⭐️84. THE LOST THUMB by Orla Owen (192 pages); Lara and Luella Jeffreys lead isolated lives until the night they are left alone for the first time, and Luella decides to have some fun. That evening goes horribly wrong. After Luella wakes up in hospital, she’s kept prisoner at home with her mother acting as her warden. Lara is sent to school to keep up the pretence that she is fine, her sister is fine, and the world is fine. Except they aren’t. The local storekeeper, sensing that something’s wrong, pushes her son to befriend Lara but the results of her meddling are deadly… https://www.goodreads.com/book/show/44172698

⭐️85. THE DUMB HOUSE by John Burnside (198 pages); As a child, Luke’s mother often tells him the story of the Dumb House, an experiment on newborn babies raised in silence, designed to test the innateness of language. As Luke grows up, his interest in language and the delicate balance of life and death leads to amateur dissections of small animals – tiny hearts revealed still pumping, as life trickles away. But as an adult, following the death of his mother, Luke’s obsession deepens, resulting in a haunting and bizarre experiment on Luke’s own children. https://www.goodreads.com/book/show/1429493

⭐️86. SOMETIMES A RIVER SONG by Avril Joy (166 pages); Set in a river boat community in Arkansas in the 1930s, this poignant story chronicles Aiyana Weir’s spirited determination to break away from a life, like that of the women around her, defined and dominated by brutal patriarchy. Aiyana’s voice, unique, hesitant and uneducated, expresses the turmoil of her inner world through the details and rhythms of her beloved river and charts her secret pursuit of literacy – her only means of escape from the abuse of her father and the indifference of the man to whom she is casually given. Her grandmother, a mythical figure steeped in wisdom and folklore, and her brother, Lyle, are Aiyana’s only allies in her struggle for survival and as shameless plans to leave the river. https://www.goodreads.com/book/show/30161011

⭐️87. THE ARCHIVE OF ALTERNATE ENDINGS by Linsey Drager (159 pages); Tracking the evolution of Hansel and Gretel at 75 year intervals that correspond with earth’s visits by Halley’s Comet, The Archive of Alternate Endings explores how stories are disseminated and shared, edited and censored, voiced and left untold. In 1456, Johannes Gutenberg’s sister uses the tale as a surrogate for sharing a family secret only her brother believes. In 1835, The Brothers Jacob and Wilhelm Grimm revise the tale to bury a truth about Jacob even he can’t come to face. In 1986, a folklore scholar and her brother come to find the record is wrong about the figurative witch in the woods, while in 2211, twin space probes aiming to find earth’s sister planet disseminate the narrative in binary code. Breadcrumbing back in time from 2365 to 1378, siblings reimagine, reinvent, and recycle the narrative of Hansel and Gretel to articulate personal, regional, and ultimately cosmic experiences of tragedy. https://www.goodreads.com/book/show/42770439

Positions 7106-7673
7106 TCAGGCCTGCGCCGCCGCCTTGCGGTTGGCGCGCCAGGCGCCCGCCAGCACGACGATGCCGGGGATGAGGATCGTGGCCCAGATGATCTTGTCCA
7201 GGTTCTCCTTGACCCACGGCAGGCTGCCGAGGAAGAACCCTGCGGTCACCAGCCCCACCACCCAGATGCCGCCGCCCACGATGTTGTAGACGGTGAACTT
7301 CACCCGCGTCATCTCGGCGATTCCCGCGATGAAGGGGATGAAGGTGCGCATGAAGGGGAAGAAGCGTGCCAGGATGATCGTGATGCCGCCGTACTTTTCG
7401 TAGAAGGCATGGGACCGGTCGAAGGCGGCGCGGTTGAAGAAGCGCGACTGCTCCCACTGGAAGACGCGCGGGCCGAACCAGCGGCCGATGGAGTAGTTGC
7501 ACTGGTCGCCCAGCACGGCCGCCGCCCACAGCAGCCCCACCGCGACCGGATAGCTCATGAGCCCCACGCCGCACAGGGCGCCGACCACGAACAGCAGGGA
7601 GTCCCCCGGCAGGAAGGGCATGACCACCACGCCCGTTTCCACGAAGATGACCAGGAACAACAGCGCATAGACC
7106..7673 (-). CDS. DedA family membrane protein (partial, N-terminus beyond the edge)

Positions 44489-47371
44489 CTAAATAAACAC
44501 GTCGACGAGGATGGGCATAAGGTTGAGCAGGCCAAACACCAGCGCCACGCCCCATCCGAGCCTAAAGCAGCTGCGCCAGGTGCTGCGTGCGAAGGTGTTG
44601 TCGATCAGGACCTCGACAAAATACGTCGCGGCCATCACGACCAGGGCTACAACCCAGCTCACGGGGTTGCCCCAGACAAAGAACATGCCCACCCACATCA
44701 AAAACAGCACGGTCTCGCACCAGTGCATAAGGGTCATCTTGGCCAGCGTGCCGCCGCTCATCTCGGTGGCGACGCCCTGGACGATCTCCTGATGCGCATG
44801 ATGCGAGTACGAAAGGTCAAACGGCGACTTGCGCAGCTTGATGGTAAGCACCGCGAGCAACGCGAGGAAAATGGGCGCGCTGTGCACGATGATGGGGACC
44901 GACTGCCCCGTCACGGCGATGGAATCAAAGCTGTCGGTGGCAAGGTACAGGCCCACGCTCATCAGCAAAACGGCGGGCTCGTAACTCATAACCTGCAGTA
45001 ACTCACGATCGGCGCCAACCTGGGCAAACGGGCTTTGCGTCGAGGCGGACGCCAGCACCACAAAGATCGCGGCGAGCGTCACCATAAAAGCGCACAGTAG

⭐️88. IN THE HOUSE IN THE DARK OF THE WOODS by Laird Hunt (218 pages); Once upon a time there was and there wasn’t a woman who went to the woods. In this dark fairy tale, a young woman sets off to pick berries in the depths of the forest, but can’t find her way home again. Or perhaps she has fled or abandoned her family. Or perhaps she’s been kidnapped, and set loose to wander in the dense woods of the north. Alone and possibly lost, she meets another woman who offers her help. Then everything changes. On a journey that will take her to the depths of the witch-haunted woods, through a deep well wet with the screams of men, and on a living ship made of human bones, our heroine may find that the evil she flees has been inside her all along. https://www.goodreads.com/book/show/38496725

⭐️89. ROBBERGIRL by S.T Gibson (201 pages); In a Sweden wracked by war and haunted by folk stories so dark they can only be spoken of in whispers, Helvig has been raised by her brigand father to steal whatever treasure catches her eye. When her men ambush a girl on the road with hair pale as death and a raven perched on her shoulder, Helvig cannot resist bringing home a truly unique prize: a genuine witch. Drawn irresistibly into the other woman’s web, Helvig soon learns of Gerda’s reason for walking the icy border roads alone: to find the Queen at the top of the world and kill her. Anyone else would be smart enough not to believe a children’s story, but Helvig is plagued by enchantments of her own, and she struggles to guard the sins of her past while growing closer to Gerda. As Christmastide gives way to the thin-veiled days when ghosts are at their most vengeful, the two women find themselves on a journey through forest and Samiland to a final confrontation that will either redeem them or destroy them entirely. https://www.goodreads.com/book/show/43154099